A Nomad & Her Inuition

Finding Direction Through Intuition

I was recently asked at my women’s book club: “Tell me in what direction your intuition is pointing me to?” This question made me realize how much easier it is for me to answer that than to pinpoint where I am from. Here’s why.

The Birth of Our Book Club

First, let me tell you how our women’s book club started and why. My dear friend, Michelle Wallon, kicked off 2024 by inviting friends to join a book club focused on “Women Who Run With the Wolves: Myths and Stories of the Wild Woman Archetype” by Clarissa Pinkola Estés, Ph.D. About a dozen friends agreed, and we met for the first time on February 13th, 2024.

An Introduction to Our Meetings

As we introduced ourselves, I admitted that I had owned the book since 2004 but had never made it past the Introduction, “Singing Over the Bones.” Our book club’s objective is to meet monthly to discuss one chapter. Initially, some members suggested reading more chapters between sessions, given the book’s 16 chapters and the extended timeline. However, the host insisted on one chapter per session to thoroughly unpack each one, and she was right. The book is profound and requires careful, deliberate reading.

Delving Into Chapter 3: Intuition as Initiation

Take this month for instance, we meet to discuss chapter 3 entitled “Nosing Out the Facts: The Retrieval of Intuition as Initiation”, which told the story of Vaselisa the Wise and the Doll in her Pocket in great detail. It then proceeded to break down the meaning behind the 9 tasks that Vaselisa had to overcome in the story. While reading it I scribbled notes with my pencil, highlighted in yellow passages I want to remember and highlighted in hot pick a few key words that screamed at me to “listen” because they shook me to the core. So my process of reading is slow and tedious but I find that I am internalizing more the many lessons shared in this book and, in this particular chapter, I found myself reflecting a lot about how much and how often do I actually listen to and act upon my own intuition.

Our Session Routine

Our sessions begin with a 30-minute aperitivo where we each bring something to eat or drink. We then settle into comfortable positions on the sofa, air chairs, or floor cushions to meditate for seven minutes. Afterward, we answer an open-ended question related to the chapter and write in silence for ten minutes without lifting our pens. Here’s what I wrote, giving you a glimpse into why I describe myself as a “nomad on a mission.”

Embracing My Nomadic Spirit

When people ask me where I’m from, I find it hard to provide a one-word answer. My journey has been shaped by various countries and cultures, making it difficult to pin down a single place of origin. Ever since I was a little girl, my intuition has “spoken” to me about the importance of creating and contributing to a sense of tribe. I’ve always felt a deep-seated desire to give to others, to share, and in a way, to help others become better, happier, healthier versions of themselves. I want people to feel grateful for having crossed paths with me.

Growing up in developing countries, whether in Latin America or Africa, I became acutely aware of how privileged I was to have a home, running water, electricity, food, and a high quality education. I realized that many people who have these things often take them for granted or get lost in consumerism, feeling unfulfilled and perhaps even empty inside. They may question the point of life or living, but for me, that was the easiest question to answer: to make the world a bit better, and to laugh often and much.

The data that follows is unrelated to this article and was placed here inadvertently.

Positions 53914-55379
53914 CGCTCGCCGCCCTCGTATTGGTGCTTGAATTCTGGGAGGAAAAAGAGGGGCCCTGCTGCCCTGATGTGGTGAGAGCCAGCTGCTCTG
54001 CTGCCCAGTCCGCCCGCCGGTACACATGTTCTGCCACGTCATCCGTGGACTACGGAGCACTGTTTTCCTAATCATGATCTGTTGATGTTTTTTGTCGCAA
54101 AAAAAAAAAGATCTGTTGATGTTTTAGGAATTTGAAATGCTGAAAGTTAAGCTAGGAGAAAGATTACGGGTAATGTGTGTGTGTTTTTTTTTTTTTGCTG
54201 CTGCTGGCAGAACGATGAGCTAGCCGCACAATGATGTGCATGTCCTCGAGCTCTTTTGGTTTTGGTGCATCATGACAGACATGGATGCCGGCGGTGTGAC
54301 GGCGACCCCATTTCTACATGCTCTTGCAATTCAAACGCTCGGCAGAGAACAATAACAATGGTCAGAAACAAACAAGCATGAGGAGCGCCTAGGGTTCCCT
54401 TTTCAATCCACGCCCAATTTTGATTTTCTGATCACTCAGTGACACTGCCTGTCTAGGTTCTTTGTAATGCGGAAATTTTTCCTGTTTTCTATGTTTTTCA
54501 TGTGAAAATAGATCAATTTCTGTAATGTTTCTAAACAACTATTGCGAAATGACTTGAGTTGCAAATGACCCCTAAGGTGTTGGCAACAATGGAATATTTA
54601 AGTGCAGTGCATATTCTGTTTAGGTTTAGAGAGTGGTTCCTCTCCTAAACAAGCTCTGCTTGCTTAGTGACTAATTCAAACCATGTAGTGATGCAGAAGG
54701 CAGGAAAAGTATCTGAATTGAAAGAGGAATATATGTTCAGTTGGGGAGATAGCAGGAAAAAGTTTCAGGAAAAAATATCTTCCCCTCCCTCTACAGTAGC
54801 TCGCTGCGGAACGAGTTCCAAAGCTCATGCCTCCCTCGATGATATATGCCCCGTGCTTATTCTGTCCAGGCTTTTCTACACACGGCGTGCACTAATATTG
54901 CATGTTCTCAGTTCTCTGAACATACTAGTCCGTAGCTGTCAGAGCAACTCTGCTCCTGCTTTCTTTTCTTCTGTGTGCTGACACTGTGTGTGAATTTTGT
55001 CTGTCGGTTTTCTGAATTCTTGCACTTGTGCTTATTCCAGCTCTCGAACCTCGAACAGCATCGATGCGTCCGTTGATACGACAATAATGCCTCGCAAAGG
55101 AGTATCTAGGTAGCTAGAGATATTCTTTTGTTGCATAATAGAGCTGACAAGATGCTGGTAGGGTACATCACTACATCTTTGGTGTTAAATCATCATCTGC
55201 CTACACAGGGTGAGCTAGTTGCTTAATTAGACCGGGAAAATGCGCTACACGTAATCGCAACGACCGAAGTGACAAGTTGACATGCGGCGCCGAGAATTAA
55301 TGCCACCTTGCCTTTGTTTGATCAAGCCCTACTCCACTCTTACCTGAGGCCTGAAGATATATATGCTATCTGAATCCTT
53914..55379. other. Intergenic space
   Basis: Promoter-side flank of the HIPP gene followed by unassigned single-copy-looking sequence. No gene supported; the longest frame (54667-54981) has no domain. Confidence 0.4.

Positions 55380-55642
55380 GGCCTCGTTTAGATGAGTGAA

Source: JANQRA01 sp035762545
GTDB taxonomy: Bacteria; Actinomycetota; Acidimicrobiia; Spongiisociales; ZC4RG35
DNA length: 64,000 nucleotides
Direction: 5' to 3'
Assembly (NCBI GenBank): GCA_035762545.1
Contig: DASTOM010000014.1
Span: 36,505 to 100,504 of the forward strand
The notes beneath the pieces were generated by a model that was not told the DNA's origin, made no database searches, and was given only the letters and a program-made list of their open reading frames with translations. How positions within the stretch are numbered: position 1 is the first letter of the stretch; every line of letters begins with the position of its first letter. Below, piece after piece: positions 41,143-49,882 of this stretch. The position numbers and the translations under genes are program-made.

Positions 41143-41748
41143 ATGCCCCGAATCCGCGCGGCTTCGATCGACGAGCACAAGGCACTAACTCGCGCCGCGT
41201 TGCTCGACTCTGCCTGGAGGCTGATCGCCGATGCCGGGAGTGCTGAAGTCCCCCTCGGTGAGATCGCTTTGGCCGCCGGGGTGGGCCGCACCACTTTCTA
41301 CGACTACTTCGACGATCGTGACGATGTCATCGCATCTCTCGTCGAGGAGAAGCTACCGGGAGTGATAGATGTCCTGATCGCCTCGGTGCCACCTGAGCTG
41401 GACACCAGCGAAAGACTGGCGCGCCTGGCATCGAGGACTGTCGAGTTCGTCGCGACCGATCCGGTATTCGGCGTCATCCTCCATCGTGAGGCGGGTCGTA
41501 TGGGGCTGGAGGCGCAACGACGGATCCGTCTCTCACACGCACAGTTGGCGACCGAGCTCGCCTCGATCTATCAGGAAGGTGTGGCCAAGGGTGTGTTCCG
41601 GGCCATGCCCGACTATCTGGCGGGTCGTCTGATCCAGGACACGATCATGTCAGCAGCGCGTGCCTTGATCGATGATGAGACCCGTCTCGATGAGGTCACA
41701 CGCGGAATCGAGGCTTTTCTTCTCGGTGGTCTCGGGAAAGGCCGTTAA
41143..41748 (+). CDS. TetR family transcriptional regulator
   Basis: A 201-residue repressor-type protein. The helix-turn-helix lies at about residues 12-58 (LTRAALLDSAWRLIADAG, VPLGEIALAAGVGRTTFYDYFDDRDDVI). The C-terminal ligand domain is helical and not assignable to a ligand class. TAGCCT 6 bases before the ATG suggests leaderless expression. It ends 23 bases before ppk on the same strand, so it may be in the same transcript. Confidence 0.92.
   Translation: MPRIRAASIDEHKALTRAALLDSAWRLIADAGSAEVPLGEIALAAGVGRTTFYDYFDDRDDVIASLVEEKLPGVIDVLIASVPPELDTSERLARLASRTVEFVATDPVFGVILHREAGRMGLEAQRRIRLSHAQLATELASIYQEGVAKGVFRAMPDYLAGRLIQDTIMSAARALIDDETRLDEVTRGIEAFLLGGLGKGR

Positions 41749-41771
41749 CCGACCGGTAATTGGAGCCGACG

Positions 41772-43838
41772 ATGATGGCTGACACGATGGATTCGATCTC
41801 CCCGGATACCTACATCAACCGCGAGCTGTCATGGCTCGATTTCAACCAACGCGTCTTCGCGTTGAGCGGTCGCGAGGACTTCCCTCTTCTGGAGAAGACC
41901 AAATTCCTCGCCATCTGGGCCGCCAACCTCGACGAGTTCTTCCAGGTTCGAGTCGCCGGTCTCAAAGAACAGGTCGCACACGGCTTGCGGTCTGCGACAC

At university, I discovered a poem written by Ralph Waldo Emerson called Success and it was as if it had been written for me. In just a few words, he was able to capture my sense of purpose and the meaning of what I am meant to do in this life. The poem resonated deeply with my values and my mission. Emerson wrote about the importance of contributing to the common good, of making even the smallest difference in the world, whether through a healthy child, a garden patch, or a redeemed social condition. To know even one life has breathed easier because you have lived… This is to have succeeded!

These words perfectly describe my intuition and my commitment to thinking of the “whole” rather than just focus on the individual pieces that often make you lose sight of the bigger puzzle (picture). I believe that every problem has a solution and that we must each contribute our little grain of sand to the common good. This philosophy has guided me throughout my life, shaping my actions and decisions as I strive to make a positive impact on the world.

Conclusion: A Nomad on a Mission

So, there you have it! This is why I describe myself as a “nomad on a mission.” My journey has taken me across various lands and cultures, but my purpose remains the same: to create, share, contribute, and help others find joy and fulfillment. Through my experiences, I hope to leave the world a little better than I found it, one step at a time, or as I say in my talks and presentations, one bite at a time.

Emerson’s Poem: Success

I leave you with Ralph Waldo Emerson’s poem “Success,” which I hope will inspire you to reflect on your own intuition and mission in life.


To laugh often and much;
To win the respect of intelligent people and the affection of children;

To earn the approbation of honest critics and endure the betrayal of false friends;
To appreciate beauty;
To find the best in others;
To give of one’s self;

To leave the world a bit better, whether by a healthy child, a garden patch, or a redeemed social condition;
To have played and laughed with enthusiasm and
sung with exultation;

To know even one life has breathed easier because you have lived –
This is to have succeeded.

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Florencia Zulberti
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